Speaking from the Ketziot prison, where over 250 terrorist prisoners were released this morning, terror victims' activist Meir Indor says many Israelis are disgusted at the idea.
Indor, head of the Almagor Terror Victims Association, was on hand to watch the 255 terrorists being released. "I came with just one other person," he said, "a man whose son was murdered by terrorists several years ago and who came straight from visiting a monument to his son, and yet the authorities here didn't let us come near the reporters. They called this mission 'Fresh Breeze,' and they didn't want to let anything ruin the refreshing atmosphere..."
"But I can tell you," Indor continued, "that even though the politicians and the higher-ups in the army and those who are waiting to be promoted don't object to this release, the fact is that as you go further down in the army and security forces, there is a lot of opposition and disgust. In the Supreme Court, as well, at least one judge - Elyakim Rubenstein [the lone dissenting voice in the 2-1 decision upholding the release] - showed, let's say, dissatisfaction with the release."
"You can also tell by the talkbacks on the websites," Indor said. "Opposition to this deal is very widespread... It's just a terrible deal for Israel. And the authorities tried to hide its full extent. Even today, the commander of the southern region of the Israel Prison Service was quoted as saying that all the prisoners to be released had served 70% of their time - when in fact he's either stupid or a liar. About 3/4 of them have served only between a third and a half of their sentences, and we showed this in the Supreme Court yesterday!"
"We also forced the State's representative to admit that several of them were repeat offenders. Judge Rubenstein asked, 'Don't you think that this is an indication that they should not be freed?'"
Later, Indor was allowed to speak with reporters, and he expressed satisfaction at having been able to explain his case to several news outlets. "I don't wage these battles in order to win," he said, "but merely in order to hopefully ensure that the next time, more terrorists will remain in prison."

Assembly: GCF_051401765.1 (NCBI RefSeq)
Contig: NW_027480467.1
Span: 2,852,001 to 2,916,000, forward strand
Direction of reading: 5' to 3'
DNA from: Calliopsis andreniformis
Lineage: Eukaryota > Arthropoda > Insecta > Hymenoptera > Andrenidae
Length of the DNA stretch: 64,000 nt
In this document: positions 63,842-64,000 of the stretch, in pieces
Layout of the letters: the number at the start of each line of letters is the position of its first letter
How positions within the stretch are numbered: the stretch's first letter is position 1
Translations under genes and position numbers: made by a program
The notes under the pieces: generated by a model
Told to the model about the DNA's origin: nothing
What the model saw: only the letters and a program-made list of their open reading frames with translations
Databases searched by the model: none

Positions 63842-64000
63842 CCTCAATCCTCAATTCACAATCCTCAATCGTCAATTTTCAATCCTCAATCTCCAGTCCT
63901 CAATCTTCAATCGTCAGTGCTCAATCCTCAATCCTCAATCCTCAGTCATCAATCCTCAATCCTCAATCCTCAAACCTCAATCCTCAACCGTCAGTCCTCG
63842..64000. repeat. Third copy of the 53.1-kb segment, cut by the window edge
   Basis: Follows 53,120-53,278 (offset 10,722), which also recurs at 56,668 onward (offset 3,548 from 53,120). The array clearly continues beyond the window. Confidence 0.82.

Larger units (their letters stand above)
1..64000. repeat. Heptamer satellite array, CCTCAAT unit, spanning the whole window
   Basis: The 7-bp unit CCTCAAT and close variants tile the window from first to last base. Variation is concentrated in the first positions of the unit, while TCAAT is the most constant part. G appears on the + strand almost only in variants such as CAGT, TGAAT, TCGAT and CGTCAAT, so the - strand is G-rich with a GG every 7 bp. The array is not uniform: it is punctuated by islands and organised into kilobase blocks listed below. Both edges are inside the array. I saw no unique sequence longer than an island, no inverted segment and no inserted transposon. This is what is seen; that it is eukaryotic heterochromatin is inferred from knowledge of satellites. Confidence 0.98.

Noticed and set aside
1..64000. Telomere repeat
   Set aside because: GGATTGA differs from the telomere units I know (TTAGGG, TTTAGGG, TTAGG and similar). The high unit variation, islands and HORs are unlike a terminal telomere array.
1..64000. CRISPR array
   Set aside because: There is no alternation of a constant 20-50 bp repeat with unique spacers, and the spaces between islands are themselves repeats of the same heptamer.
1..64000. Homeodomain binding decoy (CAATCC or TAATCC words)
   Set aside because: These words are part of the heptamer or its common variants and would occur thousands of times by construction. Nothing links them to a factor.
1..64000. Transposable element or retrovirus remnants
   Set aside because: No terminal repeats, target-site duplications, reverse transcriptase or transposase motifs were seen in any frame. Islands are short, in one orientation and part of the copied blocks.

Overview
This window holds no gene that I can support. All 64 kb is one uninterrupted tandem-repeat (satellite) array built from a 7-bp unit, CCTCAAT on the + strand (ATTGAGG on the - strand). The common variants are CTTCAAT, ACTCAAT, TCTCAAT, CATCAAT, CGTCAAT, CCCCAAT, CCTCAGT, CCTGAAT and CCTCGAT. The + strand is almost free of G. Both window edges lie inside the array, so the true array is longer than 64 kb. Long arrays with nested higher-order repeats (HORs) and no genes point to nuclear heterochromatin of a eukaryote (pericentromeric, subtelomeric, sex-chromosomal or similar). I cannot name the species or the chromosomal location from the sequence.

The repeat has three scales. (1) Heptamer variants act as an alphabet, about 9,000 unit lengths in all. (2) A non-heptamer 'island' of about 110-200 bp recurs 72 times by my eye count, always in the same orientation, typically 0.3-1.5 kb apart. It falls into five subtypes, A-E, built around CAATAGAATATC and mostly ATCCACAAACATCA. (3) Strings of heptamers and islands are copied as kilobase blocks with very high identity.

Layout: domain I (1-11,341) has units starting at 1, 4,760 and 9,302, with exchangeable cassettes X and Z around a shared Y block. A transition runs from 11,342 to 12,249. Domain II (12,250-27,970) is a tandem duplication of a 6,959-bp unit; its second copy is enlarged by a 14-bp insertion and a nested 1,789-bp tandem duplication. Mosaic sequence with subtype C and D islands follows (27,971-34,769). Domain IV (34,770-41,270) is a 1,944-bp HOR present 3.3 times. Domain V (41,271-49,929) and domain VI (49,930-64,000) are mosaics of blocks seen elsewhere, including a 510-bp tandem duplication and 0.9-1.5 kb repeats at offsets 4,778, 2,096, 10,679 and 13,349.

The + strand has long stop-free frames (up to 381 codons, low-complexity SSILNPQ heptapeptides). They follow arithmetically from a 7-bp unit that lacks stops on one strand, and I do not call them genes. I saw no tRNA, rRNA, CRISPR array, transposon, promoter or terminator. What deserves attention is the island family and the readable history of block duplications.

Gesture to Abu Mazen
The 255 prisoners were freed today as a gesture by Prime Minister Olmert to Fatah leader and Palestinian Authority chairman Abu Mazen (Mahmoud Abbas), in order to strengthen his waning stature. Olmert promised the release four weeks ago at the Sharm el-Sheikh summit with Abbas, Jordan's King Abdullah and Egyptian President Hosni Mubarak.
"Olmert just threw out the number 250," Indor said, "and then told the security services to deal with finding the right ones. And then when they came up with a list, Olmert behaved like a gangster and said, 'That would be insulting to Abu Mazen. I need bigger fish!' And so they gave him bigger fish - people who placed bombs, who used to be sentenced to 20 years and now are sentenced to only 10, and now they got out after 3-4 years, just because they were lucky and the bomb didn't kill anyone but only damaged the car. And they included attempted murderers, and those who fired shots and missed, etc."
Reminded that the terrorists signed a commitment not to return to terrorism as a condition for being released, Indor said, "We have 196 families whose loved ones were murdered by terrorists who were once in prison. The lesson is simply not learned, and we see that Olmert's decisions are made hastily, not only in last summer's war, but here as well."
Fatah claimed on Friday morning that 30 of the 255 freed prisoners were Hamas members, but both Israel and Hamas denied this.
Scattered Throughout Yesha
The terrorists were taken to the Bituniya checkpoint, north of Jerusalem, from where buses took them to the various area of Judea and Samaria. The release of one terrorist was canceled when he was found to be a Hamas member, and that of another one was delayed when he refused to sign the commitment; he was finally persuaded to do so, and was freed.
On hand to greet the freed prisoner terrorists outside Ramallah was Arab-Israeli Knesset Member Ahmed Tibi, together with Abu Mazen and others.
Among the 255 is Abdel Rahim Mallouh, who was Deputy Secretary General of the Popular Front for the Liberation of Palestine (PFLP). Mallouh's PFLP terrorists were behind the assassination of Tourism Minister Rehavam Ze'evi, the suicide bombing in a pizzeria in Karnei Shomron, murdering two teenagers, and more. Mallouh, a personal friend of Abbas, was sentenced to seven years in prison, and was scheduled to be released two years from now.
In another Olmert gesture to Abu Mazen, 178 wanted Fatah terrorists have been taken off of Israel's wanted list for the coming three months, unless they are found to be actively engaging in terrorism. If they succeed in acting peacefully for the next three months, their names will then be taken off the wanted list permanently.